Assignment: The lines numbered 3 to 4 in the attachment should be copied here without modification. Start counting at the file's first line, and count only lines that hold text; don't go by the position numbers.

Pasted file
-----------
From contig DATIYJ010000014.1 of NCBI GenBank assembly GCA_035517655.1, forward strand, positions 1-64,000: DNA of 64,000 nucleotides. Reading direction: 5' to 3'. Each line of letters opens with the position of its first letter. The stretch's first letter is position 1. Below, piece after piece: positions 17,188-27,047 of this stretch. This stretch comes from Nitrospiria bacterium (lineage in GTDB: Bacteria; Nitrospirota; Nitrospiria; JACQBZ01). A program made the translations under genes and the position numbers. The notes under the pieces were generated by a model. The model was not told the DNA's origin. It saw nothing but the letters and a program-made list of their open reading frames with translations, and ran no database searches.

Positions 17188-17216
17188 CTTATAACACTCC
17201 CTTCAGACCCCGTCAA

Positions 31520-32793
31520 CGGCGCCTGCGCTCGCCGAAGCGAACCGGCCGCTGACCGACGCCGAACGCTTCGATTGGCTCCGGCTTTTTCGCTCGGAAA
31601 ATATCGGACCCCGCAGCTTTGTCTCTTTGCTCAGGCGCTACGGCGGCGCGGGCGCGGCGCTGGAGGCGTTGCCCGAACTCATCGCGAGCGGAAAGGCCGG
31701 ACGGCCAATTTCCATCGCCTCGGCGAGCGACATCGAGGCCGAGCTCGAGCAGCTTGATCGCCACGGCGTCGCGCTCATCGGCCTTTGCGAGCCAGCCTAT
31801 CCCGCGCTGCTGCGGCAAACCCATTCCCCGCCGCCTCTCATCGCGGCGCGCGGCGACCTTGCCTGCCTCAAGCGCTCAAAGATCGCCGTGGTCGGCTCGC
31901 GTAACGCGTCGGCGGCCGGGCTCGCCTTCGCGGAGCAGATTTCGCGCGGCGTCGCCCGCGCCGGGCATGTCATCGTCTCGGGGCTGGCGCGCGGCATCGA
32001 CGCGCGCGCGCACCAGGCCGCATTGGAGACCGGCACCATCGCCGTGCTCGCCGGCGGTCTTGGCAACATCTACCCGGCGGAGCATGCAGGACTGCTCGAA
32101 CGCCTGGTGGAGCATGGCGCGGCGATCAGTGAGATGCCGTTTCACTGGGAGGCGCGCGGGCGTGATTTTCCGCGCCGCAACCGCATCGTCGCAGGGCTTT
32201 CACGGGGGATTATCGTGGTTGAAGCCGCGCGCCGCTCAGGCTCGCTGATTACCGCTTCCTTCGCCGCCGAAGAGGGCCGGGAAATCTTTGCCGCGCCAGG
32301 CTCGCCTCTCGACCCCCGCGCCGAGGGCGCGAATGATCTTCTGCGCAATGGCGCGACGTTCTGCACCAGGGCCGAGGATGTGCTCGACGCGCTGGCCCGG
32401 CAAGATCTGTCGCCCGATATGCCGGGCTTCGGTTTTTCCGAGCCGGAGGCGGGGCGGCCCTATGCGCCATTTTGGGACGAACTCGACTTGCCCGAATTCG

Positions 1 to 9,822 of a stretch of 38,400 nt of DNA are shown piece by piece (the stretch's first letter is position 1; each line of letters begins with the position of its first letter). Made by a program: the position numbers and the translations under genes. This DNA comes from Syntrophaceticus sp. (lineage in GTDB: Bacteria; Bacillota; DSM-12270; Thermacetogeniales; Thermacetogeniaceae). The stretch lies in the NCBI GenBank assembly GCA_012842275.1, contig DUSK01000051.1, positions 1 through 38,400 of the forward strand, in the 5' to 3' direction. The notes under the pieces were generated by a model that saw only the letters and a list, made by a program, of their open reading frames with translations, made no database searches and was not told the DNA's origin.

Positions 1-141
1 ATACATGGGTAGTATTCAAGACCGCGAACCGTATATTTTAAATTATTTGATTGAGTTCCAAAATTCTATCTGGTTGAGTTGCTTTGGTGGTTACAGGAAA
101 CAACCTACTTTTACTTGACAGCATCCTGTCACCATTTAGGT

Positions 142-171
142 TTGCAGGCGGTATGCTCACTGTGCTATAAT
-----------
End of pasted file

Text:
17188 CTTATAACACTCC
17201 CTTCAGACCCCGTCAA